Struggles for Justice 2015 Rating the Presidents


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Teddy Three

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Woodrow Wilson Two

FDR

The ratings reflect not only accomplishments of presidents in legislation and foreign policy, but what impact historically their policies and actions have had good or bad since they were in office. The ratings also reflect recent scholarship and simply newfound revelations about what was not known two years ago when we did this rating evaluation. Some real changes to note from 2013.

Ronald Reagan slipped several notches as we now know he was really seeing and experiencing the onset of Alzheimers. No blame attached here but his effectiveness in the last two years of his second term seems to show that is indicated. There is also emerging political science and economic evaluations of our economy which show plainly that Reagan’s anti-labor policies where he signaled that Unions were now fair game with the PATCO strike were much more influential than we supposed in 2013. The erosion of the health of what used to be the American middle class does in fact directly correlate with Reagan Era policies that continue to be followed by Republicans in government, and with business to this very day. Political scientists and economists are really critiquing the Reagan Revolution. His leadership qualities though remain untouched to posterity.

Barack Obama held steady and moved up three as those above him were moved lower due to some new information that deems that prudent. His great achievements are notable when measured against a dysfunctional opposition party that has really made it very difficult to pass much legislation that would have benefitted all Americans even more. Will this hold? Odds are against this. He may almost certainly regress two or three steps should it be seen by later events to have been not so impressive.

Andrew Jackson plunged deeply lower due to the growing realization of white historians that his polices to Native-Americans, already known to be negative blot on is record, were even more egregious than those of us who do this thought. It affirms Native-American complaints of long standing.

Woodrow Wilson moved up as a re-evaluation from two years ago led us to increase his importance in Progressive Era reforms that were and still are important. He did in fact keep us out of war until very late in the World War I conflict. And when he did take us in it was after real evidence both our ships at sea and factories at home were under attack. He mobilized our common faith in democracy, and though unsuccessful in getting the League of Nations the United States as a member due to his growing intransigence, he was proved right that a strong League would have helped impede somewhat the march to the Second World War. But alas it was too weak without American leadership to guide it. The other negative is the fact that Wilson, a white Virginian, really had a level of racial prejudice against people of color that even for his times was excessive. Libertarian criticism in that decade have not been sustained.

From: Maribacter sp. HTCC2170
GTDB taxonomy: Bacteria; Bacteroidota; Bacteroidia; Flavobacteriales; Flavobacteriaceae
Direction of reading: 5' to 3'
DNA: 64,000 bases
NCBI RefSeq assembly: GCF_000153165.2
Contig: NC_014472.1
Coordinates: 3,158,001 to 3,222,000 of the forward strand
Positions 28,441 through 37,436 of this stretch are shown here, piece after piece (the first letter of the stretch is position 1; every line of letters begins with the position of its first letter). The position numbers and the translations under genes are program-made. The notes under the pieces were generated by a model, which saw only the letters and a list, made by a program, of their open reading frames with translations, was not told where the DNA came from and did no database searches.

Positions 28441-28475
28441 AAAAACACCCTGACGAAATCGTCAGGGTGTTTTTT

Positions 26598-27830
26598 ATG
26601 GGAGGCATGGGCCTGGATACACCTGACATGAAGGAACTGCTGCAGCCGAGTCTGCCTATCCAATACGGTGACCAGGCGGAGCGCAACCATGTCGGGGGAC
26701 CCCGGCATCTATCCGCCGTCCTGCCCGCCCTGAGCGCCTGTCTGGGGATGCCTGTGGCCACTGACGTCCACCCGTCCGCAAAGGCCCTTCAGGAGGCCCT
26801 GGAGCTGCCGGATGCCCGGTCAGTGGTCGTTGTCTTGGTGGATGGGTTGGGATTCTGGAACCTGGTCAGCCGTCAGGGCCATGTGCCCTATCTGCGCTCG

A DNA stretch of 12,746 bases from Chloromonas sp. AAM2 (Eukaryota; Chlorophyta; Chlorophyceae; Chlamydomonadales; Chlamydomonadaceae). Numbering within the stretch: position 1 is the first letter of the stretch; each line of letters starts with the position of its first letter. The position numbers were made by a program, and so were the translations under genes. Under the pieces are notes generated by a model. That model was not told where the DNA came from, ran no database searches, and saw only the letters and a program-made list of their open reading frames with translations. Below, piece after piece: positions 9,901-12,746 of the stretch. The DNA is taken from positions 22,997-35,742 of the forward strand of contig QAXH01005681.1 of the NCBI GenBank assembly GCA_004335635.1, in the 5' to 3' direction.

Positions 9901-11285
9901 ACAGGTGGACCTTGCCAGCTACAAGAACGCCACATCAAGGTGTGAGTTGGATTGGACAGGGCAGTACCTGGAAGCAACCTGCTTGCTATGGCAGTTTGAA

The almost forgotten James Monroe held his high position on our list. We believe that he gets far too little credit for re-uniting a much divided nation on the heels of the War of 1812, and presiding for two terms with integrity and a resurgent economic prosperity that was very badly needed. There are times that the lack of any drama in fact reflects well on the person directing the nation at the time. Our great Presidents do not always come from those facing the worst of times.

George Bush Sr. moved up several positions as events since 2013 remind those of us at Struggles for Justice of his steady hand on the tiller of the ship of state and an emerging understanding of his deep integrity as President.

1. Abraham Lincoln.
2. George Washington
3. Thomas Jefferson
4. Franklin Delano Roosevelt
5. Theodore Roosevelt
6. James Monroe
7. Dwight D. Eisenhower
8. Lyndon Baines Johnson
9. John F. Kennedy
10. Barrack Hussein Obama*
11. Harry S. Truman
12. James Madison
13. Ronald Reagan
14. William McKinley
15. Woodrow Wilson
16. James K. Polk
17. William Jefferson Clinton
18. John Adams
19. John Quincy Adams
20. George Bush (Sr.)
21. William Howard Taft
22. Ulysses S. Grant
23. James Earl Carter
24. Calvin Coolidge
25. Grover Cleveland
26. Andrew Jackson
27. Gerald Ford
28 Benjamin Harrison
29. Rutherford B. Hayes
30. Martin Van Buren
31. Chester Arthur
32. John Tyler
33. Millard Fillmore
34. Franklin Pierce
35. Herbert Hoover
36 Andrew Johnson
37. Richard Nixon
38. George W. Bush (Jr.)
39. Warren G. Harding
40. James Buchanan

*George Washington is factually the greatest American to date who ever lived. But Lincoln edges him out when the two are measured simply as Presidents.

*A better and proper understanding of Barack Obama’s Legacy when measured against his limited opportunities is now becoming clearer but will change being a contemporary President nearing the end of his second term..

WHAT MIGHT HAVE BEEN BUT WAS NOT/RATING THE UNRATED:

These Presidents had far too little time to show us what they could do. IN particular recent scholarship is showing us that James Garfield had a very strong indication of being a truly great President.

41. James Garfield*
42. Zachary Taylor*
43. William Henry Harrison*

Note: Grover Cleveland is counted twice as a numbered President as he served for a term, and then later returned for a second term with another President intervening between the two terms.

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